Key Thought: Number of Chapters:

Key Verse:

Servant of Man

16

Mar_10:45
Christ seen as:

Writer of the Book:

 

Date:

Servant of Jehovah

Mark (called John)

A. D. 55–65

Conclusion of the Book:

Jesus is the Mighty Worker, who came, not to be ministered unto, but to minister.

 

Contents: Ministry of John the Baptist. Baptism and temptation of Jesus and His first Galilean ministry. Demons cast out, sickness healed, leprosy cured.

 

Characters: God, Jesus, Holy Spirit, John the Baptist, Satan, Simon, James, man with demons, Simon’s mother-in-law, leper.

 

Conclusion: The deity of Jesus Christ is fully attested by the seal of the Father from heaven, His victory over Satan, His authority to call men, and His power over evil spirits and all manner of diseases.

 

Key Word: First ministry, Mark 1:1, Mark 1:14, Mark 1:21, Mark 1:32.

Strong Verses: Mark 1:11, Mark 1:17.

Striking Facts: Mark 1:35. There is no conflict between the fact of the deity of Christ and His dependence upon the Father in prayer. His prayer life on earth was the manifestation of His perfect communion with the Father before He came into the world. The fact that Jesus never asked anyone to pray FOR Him, is a further proof of His deity. He was superior to all human intercession.

 

Gospel of Mark:

 

The Gospel of Mark was written to prove that Jesus Christ is the Messiah. In a dramatic and action-packed sequence of events, Mark paints a striking image of Jesus Christ. The Gospel of Mark illustrates who Jesus is as a person. The ministry of Jesus is revealed with vivid detail and the messages of his teaching are presented more through what he did than what he said. The Gospel of Mark reveals Jesus the Servant.

 

Author of the Gospel of Mark:


John Mark is the author of this Gospel. It is believed that he was the attendant and writer for the Apostle Peter. This is the same John Mark who traveled as a helper with Paul and Barnabas on their first missionary journey (Acts 13). John Mark is not one of the 12 disciples.
 

Date Written:


Circa 55-65 A.D. This was probably the 
first Gospel to be written since all but 31 verses of Mark are found in the other three Gospels.
 

Written To:


The Gospel of Mark was written to encourage the Christians in Rome as well as the wider church.
 

Landscape of the Gospel of Mark:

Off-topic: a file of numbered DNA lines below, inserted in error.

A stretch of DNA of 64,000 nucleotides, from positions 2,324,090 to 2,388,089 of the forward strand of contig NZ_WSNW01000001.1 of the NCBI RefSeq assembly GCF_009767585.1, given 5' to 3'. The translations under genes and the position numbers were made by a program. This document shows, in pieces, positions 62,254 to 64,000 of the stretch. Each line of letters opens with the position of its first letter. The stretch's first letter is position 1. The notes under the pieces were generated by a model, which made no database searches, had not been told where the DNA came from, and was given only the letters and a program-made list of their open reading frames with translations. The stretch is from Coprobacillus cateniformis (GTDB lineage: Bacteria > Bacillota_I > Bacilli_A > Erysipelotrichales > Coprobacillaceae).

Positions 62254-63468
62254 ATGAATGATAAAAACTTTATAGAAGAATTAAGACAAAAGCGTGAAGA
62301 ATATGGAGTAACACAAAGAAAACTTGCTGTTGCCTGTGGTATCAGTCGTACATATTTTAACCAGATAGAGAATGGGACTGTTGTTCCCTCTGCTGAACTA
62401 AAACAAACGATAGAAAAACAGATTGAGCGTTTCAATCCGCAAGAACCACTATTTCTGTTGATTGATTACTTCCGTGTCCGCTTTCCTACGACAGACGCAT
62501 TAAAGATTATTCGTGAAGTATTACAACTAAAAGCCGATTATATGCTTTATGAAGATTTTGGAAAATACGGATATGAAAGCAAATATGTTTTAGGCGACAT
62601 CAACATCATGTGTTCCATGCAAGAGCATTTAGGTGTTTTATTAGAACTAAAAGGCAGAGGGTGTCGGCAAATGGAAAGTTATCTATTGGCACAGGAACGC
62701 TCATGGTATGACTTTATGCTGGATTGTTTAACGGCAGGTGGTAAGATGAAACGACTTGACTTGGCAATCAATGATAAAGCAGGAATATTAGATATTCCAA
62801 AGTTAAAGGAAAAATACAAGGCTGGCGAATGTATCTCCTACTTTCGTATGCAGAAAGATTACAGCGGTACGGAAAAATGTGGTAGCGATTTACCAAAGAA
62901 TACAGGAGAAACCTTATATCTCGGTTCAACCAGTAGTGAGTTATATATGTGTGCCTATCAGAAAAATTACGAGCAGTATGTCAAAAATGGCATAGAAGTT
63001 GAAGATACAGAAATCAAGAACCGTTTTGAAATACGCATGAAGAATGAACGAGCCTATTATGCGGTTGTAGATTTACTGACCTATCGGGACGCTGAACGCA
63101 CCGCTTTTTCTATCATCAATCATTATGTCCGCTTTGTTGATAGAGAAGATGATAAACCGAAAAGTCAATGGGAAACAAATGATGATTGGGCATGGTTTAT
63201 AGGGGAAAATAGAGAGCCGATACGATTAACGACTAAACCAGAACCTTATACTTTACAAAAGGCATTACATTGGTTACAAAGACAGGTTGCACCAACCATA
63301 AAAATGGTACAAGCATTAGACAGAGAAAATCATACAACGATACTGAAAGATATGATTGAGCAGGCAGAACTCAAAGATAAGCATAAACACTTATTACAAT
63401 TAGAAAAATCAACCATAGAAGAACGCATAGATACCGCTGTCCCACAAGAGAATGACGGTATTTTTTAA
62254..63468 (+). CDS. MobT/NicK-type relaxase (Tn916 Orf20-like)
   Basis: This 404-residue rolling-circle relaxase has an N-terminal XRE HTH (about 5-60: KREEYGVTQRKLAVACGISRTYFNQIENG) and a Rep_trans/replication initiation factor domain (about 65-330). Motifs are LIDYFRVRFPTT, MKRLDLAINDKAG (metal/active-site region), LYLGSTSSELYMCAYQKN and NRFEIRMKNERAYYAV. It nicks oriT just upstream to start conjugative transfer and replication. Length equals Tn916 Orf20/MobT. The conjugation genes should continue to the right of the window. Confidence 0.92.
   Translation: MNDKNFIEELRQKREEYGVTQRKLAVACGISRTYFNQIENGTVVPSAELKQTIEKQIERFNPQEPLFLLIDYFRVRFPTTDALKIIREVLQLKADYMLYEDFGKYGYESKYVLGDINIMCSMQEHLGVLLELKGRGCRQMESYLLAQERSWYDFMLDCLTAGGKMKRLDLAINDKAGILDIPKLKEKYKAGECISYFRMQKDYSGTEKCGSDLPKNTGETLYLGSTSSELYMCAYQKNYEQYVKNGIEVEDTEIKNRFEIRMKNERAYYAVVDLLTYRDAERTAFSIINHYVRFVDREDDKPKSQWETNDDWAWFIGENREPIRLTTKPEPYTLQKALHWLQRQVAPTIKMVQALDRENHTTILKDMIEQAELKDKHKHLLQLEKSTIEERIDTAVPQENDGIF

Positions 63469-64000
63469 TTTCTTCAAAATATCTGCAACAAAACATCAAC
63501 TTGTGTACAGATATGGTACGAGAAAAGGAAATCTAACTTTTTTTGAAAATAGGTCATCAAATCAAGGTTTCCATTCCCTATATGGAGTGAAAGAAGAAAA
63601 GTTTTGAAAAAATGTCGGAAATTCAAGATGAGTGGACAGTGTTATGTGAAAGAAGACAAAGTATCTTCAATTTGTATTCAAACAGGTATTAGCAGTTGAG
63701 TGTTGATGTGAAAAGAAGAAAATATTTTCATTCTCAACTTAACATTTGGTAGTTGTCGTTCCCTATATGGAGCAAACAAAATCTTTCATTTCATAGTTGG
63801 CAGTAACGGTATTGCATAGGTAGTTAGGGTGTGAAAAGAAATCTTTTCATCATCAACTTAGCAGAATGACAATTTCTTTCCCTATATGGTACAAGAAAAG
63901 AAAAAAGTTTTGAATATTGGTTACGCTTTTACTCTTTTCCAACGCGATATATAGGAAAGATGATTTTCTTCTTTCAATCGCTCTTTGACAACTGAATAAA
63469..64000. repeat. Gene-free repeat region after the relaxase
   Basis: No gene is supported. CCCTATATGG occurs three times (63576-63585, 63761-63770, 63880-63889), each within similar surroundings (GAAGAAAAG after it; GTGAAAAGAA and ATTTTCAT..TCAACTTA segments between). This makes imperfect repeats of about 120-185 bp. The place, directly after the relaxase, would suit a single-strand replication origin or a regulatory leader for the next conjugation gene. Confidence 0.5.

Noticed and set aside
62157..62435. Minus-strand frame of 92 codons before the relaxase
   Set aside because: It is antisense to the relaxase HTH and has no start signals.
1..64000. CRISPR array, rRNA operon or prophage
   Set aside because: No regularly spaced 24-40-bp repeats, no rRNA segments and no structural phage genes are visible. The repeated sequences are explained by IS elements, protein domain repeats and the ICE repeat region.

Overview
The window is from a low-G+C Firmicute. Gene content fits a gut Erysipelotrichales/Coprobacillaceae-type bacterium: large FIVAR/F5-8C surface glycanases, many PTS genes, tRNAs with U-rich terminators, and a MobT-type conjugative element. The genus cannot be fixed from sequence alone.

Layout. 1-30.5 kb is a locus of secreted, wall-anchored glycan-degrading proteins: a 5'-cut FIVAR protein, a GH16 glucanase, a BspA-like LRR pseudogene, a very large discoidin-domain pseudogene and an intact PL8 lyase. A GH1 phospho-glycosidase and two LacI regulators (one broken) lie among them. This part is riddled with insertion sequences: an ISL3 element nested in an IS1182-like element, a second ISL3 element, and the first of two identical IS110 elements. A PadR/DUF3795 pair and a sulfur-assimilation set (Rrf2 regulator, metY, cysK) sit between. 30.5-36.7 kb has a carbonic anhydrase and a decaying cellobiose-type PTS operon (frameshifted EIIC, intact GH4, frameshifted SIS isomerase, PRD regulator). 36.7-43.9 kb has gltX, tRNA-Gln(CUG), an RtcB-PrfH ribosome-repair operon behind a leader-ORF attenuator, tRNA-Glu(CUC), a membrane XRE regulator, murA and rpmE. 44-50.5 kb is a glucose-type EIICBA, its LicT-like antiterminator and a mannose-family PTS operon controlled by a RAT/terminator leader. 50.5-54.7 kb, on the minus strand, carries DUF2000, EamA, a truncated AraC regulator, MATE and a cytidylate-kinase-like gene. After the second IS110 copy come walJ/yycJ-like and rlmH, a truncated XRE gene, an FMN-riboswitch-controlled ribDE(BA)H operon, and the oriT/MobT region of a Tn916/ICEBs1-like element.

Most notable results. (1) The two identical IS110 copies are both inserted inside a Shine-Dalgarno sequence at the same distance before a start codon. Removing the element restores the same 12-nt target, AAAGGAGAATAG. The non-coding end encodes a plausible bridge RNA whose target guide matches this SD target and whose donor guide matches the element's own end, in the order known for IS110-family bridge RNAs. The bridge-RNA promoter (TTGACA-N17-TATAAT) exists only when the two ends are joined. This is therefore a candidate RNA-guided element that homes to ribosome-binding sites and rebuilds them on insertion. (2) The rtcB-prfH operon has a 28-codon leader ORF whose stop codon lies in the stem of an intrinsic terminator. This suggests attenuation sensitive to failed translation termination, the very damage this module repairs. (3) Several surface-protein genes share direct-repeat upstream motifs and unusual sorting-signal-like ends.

John Mark wrote the Gospel of Mark in Rome.
Settings in the book include Jerusalem, Bethany, the Mount of Olives, Golgotha, Jericho, Nazareth, Capernaum and Caesarea Philippi.
 

Themes in the Gospel of Mark:

 

Mark records more miracles of Christ than any of the other Gospels. Jesus proves his divinity in Mark by the demonstration of miracles. There are more miracles than messages in this Gospel. Jesus shows that he means what he says and he is who he says.

In Mark we see Jesus, the Messiah, coming as a servant. He reveals who he is through what he does. He explains his mission and message through his actions. John Mark captures Jesus on the move. He skips the birth of Jesus and dives quickly into presenting his public ministry.

The overriding theme of the Gospel of Mark is to show that Jesus came to serve. He gave his life in service to mankind. He lived out his message through service, therefore, we can follow his actions and learn by his example. The ultimate purpose of the book is to reveal Jesus' call to personal fellowship with him through daily discipleship.

 

Key Characters in the Gospel of Mark:


Jesus, the disciples, the Pharisees and religious leaders, Pilate.

Key Verses:

Mark 10:44-45
...and whoever wants to be first must be slave of all. For even the Son of Man did not come to be served, but to serve, and to give his life as a ransom for many. (NIV)

Mark 9:35
Sitting down, Jesus called the Twelve and said, "If anyone wants to be first, he must be the very last, and the servant of all." (NIV)

 

Outline of the Gospel of Mark:

  • The Preparation of Jesus the Servant - Mark 1:1-13
  • The Message and Ministry of Jesus the Servant - Mark 1:14-13:37
  • The Death and Resurrection of Jesus the Servant - Mark 14:1-16:20
 
 
 
 
 
 
 

 

 
 
 
 
 
 
 
 
 
 
 


 
 
 
 

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